While I didn't like the initial design for various reasons others have stated, I think the ensuing discussion has been really fun, and this is the kind of content I'd like to see more of on several levels (covers art/design, aims to bring community together, is light and playful). Given its overall impact, I'm very glad the post was published.

Thanks Aaron! I think I made a mistake by calling it “proposed”, which probably implied more certainty than appropriate, and caused people to vote as if it was a proposal rather than a starting point for discussion.

I was sad to see the downvotes on this post. (Despite writing the most critical comment here, I did not downvote it.)

I'd be interested to hear whether people were downvoting because they didn't like the design or because they think this isn't a good kind of content to have on the Forum. The latter sounds like a good reason, but one that would be better to have communicated via comments. The former doesn't seem like a great reason to me.

I at least didn't upvote because I was concerned this would increase the probability of this specific flag getting traction (which I think would be bad), but I really liked the comments and would love to see more threads like this, and upvoted a lot of stuff in the comments.

Seems reasonable :-)

I downvoted for reasons similar to Stefan's comment: longtermism is not synonymous with a focus on x-risk and space colonization, and the black bar symbolism creates that association. In EA discourse, I have observed consistent conflation of longtermism with this particular subset of longtermist priorities, and I'd like to strongly push back against that. (I believe I would feel the same even if my priorities aligned with that subset.)

Personally, I like the symbolisms and explanations for the flag, but I like the aesthetic appeal and simplicity of the utilitarian flag a lot more.

I have two somewhat nitpicky comments on the aesthetics:

  1. Some people might not understand that what's on the flag is a sun (without seeing the explanation). It looks like a red, Chinese fan to me. The sun could be made to look simpler and more like a sun, i.e. fewer rays and being a circle instead of a semicircle.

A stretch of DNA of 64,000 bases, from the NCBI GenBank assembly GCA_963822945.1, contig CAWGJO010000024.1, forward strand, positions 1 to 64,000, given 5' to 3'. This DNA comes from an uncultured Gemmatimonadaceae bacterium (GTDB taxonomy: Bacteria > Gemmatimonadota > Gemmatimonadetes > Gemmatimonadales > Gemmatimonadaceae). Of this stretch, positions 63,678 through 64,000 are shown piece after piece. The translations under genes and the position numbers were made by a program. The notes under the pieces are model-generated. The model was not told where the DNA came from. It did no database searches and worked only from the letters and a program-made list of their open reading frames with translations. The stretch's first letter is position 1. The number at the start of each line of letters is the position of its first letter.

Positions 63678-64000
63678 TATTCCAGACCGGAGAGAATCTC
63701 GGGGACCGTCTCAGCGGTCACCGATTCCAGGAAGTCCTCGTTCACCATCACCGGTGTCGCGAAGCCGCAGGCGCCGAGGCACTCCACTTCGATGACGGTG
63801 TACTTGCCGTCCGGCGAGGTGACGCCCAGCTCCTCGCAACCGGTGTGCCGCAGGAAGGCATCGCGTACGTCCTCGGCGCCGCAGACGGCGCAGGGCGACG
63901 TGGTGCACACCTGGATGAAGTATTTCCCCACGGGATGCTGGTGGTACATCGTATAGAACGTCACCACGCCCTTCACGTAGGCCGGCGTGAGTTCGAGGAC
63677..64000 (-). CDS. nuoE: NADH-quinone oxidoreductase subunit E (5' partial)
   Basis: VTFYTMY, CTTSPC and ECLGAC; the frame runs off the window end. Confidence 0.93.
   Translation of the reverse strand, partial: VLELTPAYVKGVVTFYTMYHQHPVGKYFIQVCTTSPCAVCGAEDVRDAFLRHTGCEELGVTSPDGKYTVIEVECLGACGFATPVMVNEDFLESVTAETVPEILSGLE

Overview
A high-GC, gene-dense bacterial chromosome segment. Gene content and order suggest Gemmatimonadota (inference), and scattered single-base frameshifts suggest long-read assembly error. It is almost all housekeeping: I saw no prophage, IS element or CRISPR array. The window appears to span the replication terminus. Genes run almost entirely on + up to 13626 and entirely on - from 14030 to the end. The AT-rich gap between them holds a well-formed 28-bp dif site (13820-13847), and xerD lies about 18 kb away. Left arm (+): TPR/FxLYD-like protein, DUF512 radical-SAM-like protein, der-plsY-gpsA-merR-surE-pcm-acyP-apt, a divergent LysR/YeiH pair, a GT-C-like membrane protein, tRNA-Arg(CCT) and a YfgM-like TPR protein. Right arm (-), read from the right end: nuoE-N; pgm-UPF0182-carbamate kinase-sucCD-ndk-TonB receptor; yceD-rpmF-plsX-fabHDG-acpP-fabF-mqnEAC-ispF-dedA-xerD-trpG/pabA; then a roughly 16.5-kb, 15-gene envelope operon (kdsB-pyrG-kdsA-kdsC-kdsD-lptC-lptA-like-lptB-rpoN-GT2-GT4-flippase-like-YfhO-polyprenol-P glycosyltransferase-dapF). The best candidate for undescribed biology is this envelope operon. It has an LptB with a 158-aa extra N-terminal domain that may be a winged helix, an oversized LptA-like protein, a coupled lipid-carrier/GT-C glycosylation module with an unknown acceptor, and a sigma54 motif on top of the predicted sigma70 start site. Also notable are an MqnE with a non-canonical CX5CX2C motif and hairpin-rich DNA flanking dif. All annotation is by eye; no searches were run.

2. It's hard for me to like or get used to these colors, but I think the symbolism behind them means they should stay as is.

Nevertheless, even if the two aesthetic comments I said above aren't done, I think this is good enough!

Yeah, I do think it’s a bit more complicated than generally accepted vexillological best practices.

I had to Google vexillological - I learned a new word today!

Interesting point re the sun — I literally just copied it from Malawi’s flag and tweaked a few things :-)

I still understood it as a sun, but maybe 10-20% of people won't?

Continuing to play with the space, light cone, time, warning light, and blue dot elements, here's another. I'm not trying to symbolize longtermism specifically here, but I do think this arrangement fits something present.  


I like the thinking behind the color choices in the original, so I tried to do that too.

- Eigengrau instead of black: Eigengrau is the almost-black color humans see when we close our eyes in darkness, darkness as perceived by human vision. It's black with visual artifacts of uncountably many points of light. It rhymes with how we see space, and represents the eyes-closed opposite of enlightenment.

- pale yellow instead of white: stark white feels lifeless/barren/rhetorical, while sunlight is a human universal. Technically that color would be rather more blue, but I didn't want 3:1 in cold's favor, and our experience of sunlight is "warm".

- global blue : I like ocean blue, but global blue is traditional and recognizable.

- almost-red shocking pink: this color was tricky and unsatisfying. True traditional red is associated with the vigorous bloodshed of war. Amber felt slower, like plasma seepage and electronic running lights. But comparing them side by side, this weird in-between color feels more right. I don't know from whence it comes and it's troubling me, and that feeling seemed to fit, so I went with the red-pink. And disagreeing about whether this particular shade is red or pink would be the kind of moving-concepts-around time-wasting disagreement that so often distracts resources from problem-solving.


Four-pointed star: a focus, or flaw that draws focus
- orienting star 
(compass star, North star, Star of Bethlehem, LessWrong, Alcor, Quaker star)
- how stars or points of light appear to us, for reasons I'm not competent to explain 
- Once I saw the bright "shadows" created by bubbles on the surface of water concentrating sunlight on the stone below, and at a certain depth the anti-shadows looked like curved four-pointed stars. 
- the shape of a wound created by an X-shaped cut

Semicircle: the known world
- as a sphere: planet, sphere of influence
- as a hemispherical bubble: habitat, growth, celestial heavens of antiquity
- as an arc: arc of history/narrative, rise and fall


The darkness is unknown. Can contain risk, ignorance, space, void, death, etc. as you like.